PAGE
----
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Mira Aleta

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Mira Aleta last won the day on March 3 2019

Mira Aleta had the most liked content!

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About Mira Aleta

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    Ottawa, ON
  • Interests
    Reading, Kickboxing, Yoga, Music, Social Justice, Spending time with friends & family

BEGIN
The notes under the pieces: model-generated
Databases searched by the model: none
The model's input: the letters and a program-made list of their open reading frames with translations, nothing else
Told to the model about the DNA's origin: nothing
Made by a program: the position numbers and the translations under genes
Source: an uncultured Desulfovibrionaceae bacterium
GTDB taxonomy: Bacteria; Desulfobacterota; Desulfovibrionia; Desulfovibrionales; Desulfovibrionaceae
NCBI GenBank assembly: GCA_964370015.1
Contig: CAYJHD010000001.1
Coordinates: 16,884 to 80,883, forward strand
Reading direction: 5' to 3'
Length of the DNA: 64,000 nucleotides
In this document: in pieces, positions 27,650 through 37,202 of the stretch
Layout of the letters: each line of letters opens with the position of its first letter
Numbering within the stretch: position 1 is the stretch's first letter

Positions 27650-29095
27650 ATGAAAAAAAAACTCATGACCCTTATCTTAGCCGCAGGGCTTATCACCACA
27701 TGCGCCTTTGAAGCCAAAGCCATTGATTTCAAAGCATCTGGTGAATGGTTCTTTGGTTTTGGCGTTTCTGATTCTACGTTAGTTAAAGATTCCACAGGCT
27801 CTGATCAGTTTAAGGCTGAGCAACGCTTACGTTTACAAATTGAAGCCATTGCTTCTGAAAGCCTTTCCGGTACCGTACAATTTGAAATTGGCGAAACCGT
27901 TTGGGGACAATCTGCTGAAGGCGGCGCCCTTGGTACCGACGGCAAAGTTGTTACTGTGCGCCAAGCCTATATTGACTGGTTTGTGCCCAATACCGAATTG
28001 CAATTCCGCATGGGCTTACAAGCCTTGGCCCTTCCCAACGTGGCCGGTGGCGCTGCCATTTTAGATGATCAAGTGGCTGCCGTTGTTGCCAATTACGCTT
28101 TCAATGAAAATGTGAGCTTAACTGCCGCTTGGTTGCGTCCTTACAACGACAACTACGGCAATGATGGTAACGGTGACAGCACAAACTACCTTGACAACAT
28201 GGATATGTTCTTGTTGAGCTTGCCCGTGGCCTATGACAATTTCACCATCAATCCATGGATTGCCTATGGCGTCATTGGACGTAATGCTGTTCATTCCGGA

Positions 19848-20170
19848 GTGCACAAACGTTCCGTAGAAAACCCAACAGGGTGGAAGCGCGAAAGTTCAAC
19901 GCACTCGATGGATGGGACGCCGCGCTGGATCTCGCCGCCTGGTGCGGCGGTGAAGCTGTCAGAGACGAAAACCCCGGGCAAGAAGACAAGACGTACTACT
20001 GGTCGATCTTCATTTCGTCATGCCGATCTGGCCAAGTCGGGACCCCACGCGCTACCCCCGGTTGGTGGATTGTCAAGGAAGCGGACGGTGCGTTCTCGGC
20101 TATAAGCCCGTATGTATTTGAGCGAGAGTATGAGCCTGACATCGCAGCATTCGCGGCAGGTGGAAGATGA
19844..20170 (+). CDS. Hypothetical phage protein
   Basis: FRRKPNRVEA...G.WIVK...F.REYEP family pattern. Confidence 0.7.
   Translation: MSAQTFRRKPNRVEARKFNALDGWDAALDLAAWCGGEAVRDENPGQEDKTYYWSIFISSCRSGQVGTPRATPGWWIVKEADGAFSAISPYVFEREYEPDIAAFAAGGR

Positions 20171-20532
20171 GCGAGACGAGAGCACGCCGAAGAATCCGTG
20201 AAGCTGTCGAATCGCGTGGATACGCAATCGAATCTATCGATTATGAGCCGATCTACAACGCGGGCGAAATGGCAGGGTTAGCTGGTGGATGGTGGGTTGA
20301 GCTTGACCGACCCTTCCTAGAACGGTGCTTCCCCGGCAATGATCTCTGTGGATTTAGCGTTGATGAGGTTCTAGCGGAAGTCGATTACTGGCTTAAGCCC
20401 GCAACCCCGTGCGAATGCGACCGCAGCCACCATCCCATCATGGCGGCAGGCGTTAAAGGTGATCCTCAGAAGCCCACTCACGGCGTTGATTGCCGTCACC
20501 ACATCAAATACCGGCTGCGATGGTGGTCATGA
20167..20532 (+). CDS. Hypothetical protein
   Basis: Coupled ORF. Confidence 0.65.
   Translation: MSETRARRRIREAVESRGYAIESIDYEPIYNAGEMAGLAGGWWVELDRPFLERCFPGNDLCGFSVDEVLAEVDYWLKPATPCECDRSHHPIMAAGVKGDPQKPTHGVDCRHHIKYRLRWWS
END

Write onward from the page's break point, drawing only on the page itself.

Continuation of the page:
• Public Name
    Mira Aleta

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  • Amusing Quote or Song Lyric
    "I do it for the joy it brings, 'cause I'm a joyful girl, I do it 'cause the world owes me nothing, and we owe each other the world." -Ani Difranco
  • Favourite MG(B) Song
    I have to choose one?

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  1. What would you do for renters?